This was Konstantios III.

Konstantios was the third son of Konstantinos X, but the first born after his father’s ascension. He was thus considered “born in the purple” (having been born within the Purple Chamber of the palace), and the court preferred him to his older brothers. Konstantios was but seven when he ascended.

Mayor Kyrillos of Hieron (a town near Constantiople), Konstantinos X’s spymaster, was set as regent. His first act was to send Konstantios back to his former guardian, Countess Anastasia of the county of Arta.

Regent Kyrillos was also not a great model of a man. Greedy, gluttonous, deceitful, paranoid, maimed, and weak, his celibacy was no doubt easy to maintain. But for all that, he was quite skilled in the arts of intrigue.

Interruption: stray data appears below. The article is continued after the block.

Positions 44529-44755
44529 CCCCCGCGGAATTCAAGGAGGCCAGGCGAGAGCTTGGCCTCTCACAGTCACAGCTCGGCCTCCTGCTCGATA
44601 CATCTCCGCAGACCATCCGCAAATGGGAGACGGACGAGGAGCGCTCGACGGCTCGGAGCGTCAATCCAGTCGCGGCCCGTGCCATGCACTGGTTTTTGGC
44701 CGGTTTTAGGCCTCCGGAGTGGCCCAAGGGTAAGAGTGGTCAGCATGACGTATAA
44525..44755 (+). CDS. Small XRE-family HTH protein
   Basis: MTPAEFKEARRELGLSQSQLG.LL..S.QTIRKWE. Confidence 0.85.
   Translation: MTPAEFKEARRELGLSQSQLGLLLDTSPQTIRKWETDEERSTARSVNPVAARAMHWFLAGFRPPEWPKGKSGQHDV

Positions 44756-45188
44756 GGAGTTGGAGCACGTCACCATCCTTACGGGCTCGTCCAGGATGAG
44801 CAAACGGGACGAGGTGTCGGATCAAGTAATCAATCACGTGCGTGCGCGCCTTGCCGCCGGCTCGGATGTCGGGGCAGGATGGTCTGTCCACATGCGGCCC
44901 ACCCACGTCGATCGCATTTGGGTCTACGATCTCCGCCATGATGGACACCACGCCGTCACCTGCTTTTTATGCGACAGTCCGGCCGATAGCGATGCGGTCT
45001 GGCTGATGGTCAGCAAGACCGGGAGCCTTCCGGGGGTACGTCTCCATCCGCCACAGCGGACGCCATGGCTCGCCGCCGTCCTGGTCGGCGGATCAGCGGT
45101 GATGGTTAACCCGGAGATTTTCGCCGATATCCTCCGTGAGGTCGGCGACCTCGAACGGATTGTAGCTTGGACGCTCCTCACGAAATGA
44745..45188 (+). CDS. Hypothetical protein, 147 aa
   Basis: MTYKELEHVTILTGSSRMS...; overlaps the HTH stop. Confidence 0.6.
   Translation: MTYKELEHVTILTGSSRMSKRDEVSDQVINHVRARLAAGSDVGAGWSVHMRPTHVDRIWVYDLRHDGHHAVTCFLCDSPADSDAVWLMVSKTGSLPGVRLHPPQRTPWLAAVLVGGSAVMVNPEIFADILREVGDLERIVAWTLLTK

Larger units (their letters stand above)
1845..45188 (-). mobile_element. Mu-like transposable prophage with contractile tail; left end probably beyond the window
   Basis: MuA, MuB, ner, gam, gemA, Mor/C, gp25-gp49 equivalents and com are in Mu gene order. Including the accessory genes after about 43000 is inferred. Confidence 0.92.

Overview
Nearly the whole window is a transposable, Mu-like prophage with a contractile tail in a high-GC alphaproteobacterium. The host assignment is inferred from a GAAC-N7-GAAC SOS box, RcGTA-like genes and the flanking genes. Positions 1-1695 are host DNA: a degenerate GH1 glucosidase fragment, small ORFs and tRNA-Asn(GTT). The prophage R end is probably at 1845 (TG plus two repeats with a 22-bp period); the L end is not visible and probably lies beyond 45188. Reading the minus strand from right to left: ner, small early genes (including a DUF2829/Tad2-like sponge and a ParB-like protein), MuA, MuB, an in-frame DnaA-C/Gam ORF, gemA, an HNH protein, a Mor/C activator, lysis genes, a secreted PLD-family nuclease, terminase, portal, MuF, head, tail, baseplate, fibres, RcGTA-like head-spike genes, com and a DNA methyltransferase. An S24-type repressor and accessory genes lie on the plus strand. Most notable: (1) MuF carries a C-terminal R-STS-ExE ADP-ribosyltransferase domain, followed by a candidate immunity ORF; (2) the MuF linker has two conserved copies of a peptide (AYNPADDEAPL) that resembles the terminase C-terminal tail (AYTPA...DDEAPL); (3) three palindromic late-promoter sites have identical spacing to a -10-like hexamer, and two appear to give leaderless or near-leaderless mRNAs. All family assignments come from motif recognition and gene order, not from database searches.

The loss of the former Emperor was enough to rally the army, and they again bested the Seljuk forces.

Kyrillos sent the army to reclaim territories captured by the Seljuks.

By the time this had been achieved, the Seljuk army had again crossed over the borders. The Roman army was sent to repel it again. If anything, this battle was more devastating to the Seljuks than any before. And yet they still were not willing to end the war.

The army chased the fleeing forces, and after routing them again, began to besiege Seljuk lands.

Conquering some of their holdings was enough to bring them to the negotiating table. But a greater victory might be had if they could be hurt more. More territory was seized, but the Seljuks were doing the same. And this time, their armies were not easily dislodged.

So the Romans accepted a white peace where they had once hoped for a greater victory.